Pesticides pose serious threats to both human health and the environment. In Europe, farmers are encouraged to reduce their use, and in France a recent environmental policy fixed a target of halving the pesticide use by 2018. Organic and integrated cropping systems have been proposed as possible solutions for reducing pesticide use, but the effect of reducing pesticide use on crop yield remains unclear. Here we use a set of cropping system experiments to quantify the yield losses resulting from a reduction of pesticide use for winter wheat in France.

SRI practice which originated in Madagascar, is spreading far and wide as farmers are finding it beneficial. There are innovations being tried out in different soil conditions too. For example, farmers of Sindanur taluk in Karnataka with black cotton soils sow 5 kgs paddy mixed with 20 kgs of fine sand.

Balancing productivity, profitability, and environmental health is a key challenge for agricultural sustainability. Most crop production systems in the United States are characterized by low species and management diversity, high use of fossil energy and agrichemicals, and large negative impacts on the environment. We hypothesized that cropping system diversification would promote ecosystem services that would supplement, and eventually displace, synthetic external inputs used to maintain crop productivity.

Conservation agriculture (CA) is an agricultural management practice in which there is minimum soil disturbance, retention of residue for soil cover and rotation of major crops. In contrast, soil in traditional agriculture is intensively tilled to prepare a fine and well-pulverized seedbed. Soil tillage or land preparation is the most energy-consuming operation among all field operations. Compared to traditional agriculture, farmers can save up to 40% of time, labour and fuels in CA.

This report discusses the need to balance short-term water productivity gains, particularly in agriculture, with water flows’ long-term role in maintaining sustainable landscape ecosystem services and supporting human well-being.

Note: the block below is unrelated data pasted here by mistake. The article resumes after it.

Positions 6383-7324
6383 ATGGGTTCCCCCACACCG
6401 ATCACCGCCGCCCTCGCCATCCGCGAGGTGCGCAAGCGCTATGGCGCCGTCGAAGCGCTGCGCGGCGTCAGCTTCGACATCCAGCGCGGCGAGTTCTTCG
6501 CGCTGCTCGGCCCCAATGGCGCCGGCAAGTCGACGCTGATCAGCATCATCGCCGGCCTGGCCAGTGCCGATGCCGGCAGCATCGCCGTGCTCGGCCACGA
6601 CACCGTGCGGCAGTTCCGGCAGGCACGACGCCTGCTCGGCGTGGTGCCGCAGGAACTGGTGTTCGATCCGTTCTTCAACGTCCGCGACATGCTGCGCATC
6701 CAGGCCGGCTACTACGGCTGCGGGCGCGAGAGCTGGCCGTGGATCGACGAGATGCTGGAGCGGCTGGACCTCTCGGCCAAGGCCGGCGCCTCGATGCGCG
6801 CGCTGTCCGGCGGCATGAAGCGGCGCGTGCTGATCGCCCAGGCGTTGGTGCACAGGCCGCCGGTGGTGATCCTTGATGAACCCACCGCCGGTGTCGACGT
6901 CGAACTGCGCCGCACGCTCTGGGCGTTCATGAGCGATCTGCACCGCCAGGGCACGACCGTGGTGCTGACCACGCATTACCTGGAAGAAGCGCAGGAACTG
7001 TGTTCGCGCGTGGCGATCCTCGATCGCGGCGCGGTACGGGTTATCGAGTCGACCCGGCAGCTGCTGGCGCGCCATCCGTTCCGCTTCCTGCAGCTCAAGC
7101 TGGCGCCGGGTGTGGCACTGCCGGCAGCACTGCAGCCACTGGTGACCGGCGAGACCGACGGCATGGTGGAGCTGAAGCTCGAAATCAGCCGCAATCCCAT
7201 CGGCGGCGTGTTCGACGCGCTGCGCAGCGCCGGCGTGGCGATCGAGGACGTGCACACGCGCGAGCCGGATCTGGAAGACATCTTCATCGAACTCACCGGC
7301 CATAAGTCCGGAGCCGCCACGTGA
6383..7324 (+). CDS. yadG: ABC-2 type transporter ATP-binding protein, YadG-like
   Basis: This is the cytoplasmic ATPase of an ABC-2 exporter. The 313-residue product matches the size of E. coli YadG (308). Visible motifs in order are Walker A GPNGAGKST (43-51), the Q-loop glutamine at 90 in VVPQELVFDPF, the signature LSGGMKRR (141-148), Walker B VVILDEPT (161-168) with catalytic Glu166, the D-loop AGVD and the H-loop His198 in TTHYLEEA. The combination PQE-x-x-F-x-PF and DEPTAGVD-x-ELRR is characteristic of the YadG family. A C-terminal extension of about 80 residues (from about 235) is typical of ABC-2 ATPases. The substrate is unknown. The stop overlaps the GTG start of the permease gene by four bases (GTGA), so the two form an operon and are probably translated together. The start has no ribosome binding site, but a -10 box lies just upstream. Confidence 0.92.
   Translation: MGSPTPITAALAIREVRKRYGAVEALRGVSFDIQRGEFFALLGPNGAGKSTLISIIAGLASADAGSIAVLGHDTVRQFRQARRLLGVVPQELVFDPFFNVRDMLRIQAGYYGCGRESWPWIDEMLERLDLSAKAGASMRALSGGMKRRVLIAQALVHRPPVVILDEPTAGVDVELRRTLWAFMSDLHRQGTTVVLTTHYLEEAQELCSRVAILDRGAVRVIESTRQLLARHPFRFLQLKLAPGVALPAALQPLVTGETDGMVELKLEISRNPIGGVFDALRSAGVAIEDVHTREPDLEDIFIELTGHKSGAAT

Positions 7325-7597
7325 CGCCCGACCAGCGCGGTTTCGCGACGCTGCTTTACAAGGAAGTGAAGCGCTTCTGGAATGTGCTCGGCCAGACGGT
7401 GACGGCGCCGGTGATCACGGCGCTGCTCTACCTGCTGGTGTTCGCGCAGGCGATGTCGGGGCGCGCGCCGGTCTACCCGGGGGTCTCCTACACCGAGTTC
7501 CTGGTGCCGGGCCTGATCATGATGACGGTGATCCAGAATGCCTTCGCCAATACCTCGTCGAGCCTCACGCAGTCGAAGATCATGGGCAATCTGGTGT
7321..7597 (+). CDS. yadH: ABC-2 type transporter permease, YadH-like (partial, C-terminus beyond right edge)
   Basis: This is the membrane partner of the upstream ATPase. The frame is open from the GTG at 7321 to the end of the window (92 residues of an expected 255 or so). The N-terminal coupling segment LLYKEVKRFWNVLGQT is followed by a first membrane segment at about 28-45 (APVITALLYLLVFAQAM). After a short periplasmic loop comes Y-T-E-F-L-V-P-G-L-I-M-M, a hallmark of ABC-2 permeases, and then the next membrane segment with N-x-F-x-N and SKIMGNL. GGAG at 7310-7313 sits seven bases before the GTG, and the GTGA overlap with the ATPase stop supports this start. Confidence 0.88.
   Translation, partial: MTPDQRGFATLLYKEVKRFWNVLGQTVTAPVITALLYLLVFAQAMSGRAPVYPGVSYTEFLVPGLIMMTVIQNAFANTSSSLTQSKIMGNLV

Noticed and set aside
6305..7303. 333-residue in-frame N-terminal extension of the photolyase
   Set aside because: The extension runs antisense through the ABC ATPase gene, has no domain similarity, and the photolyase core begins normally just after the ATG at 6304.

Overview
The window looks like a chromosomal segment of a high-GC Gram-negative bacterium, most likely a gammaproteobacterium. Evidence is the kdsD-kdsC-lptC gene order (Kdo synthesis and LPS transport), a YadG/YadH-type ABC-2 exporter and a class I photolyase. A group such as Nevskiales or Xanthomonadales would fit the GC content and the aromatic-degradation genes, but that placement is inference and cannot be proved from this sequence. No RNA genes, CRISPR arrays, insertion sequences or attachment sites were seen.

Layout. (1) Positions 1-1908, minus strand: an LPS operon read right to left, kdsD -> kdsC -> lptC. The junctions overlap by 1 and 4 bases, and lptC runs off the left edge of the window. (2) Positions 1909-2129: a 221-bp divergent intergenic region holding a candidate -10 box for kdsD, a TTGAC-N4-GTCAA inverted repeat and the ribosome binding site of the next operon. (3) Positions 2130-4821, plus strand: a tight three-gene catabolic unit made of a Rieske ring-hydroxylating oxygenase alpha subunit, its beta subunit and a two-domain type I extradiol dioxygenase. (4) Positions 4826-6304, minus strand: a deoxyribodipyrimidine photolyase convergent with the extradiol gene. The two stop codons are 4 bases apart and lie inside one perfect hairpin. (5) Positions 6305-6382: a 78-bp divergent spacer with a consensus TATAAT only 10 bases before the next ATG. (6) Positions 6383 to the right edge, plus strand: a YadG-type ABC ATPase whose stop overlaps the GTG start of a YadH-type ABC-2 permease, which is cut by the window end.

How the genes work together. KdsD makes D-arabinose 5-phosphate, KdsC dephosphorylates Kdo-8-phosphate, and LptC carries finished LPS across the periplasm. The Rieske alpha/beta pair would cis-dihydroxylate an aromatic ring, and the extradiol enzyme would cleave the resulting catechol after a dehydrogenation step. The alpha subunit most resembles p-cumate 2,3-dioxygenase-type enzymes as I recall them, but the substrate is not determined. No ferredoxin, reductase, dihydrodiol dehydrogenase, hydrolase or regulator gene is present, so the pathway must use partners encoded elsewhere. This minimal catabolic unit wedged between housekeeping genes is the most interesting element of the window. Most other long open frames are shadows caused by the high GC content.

Our ability to manage gene flow within traditional agroecosystems and their repercussions requires understanding the biology of crops, including farming practices' role in crop ecology. That these practices' effects on crop population genetics have not been quantified bespeaks lack of an appropriate analytical framework. We use a model that construes seed-management practices as part of a crop's demography to describe the dynamics of cassava (Manihot esculenta Crantz) in Cauca, Colombia.

For centuries, traditional agricultural systems have contributed to food and livelihood security throughout the world. Recognizing the

The combined effects of climate change, energy scarcity, and water paucity require that we radically rethink our agricultural systems. Countries can and must reorient their agricultural systems toward modes of production that are not only highly productive, but also highly sustainable. Following the 2008 global food price crisis, many developing countries have adopted new food security policies and have made significant investments in their agricultural systems. Global hunger is also back on top of the international agenda.

Against the current challenges to enhance food security worldwide, the publication aims at illustrating the importance of healthy ecosystems for the provisioning of key services that contribute to food security. Such ecosystem services are water provisioning and food production.

Jason Clay identifies eight steps that, taken together, could enable farming to feed 10 billion people and keep Earth habitable.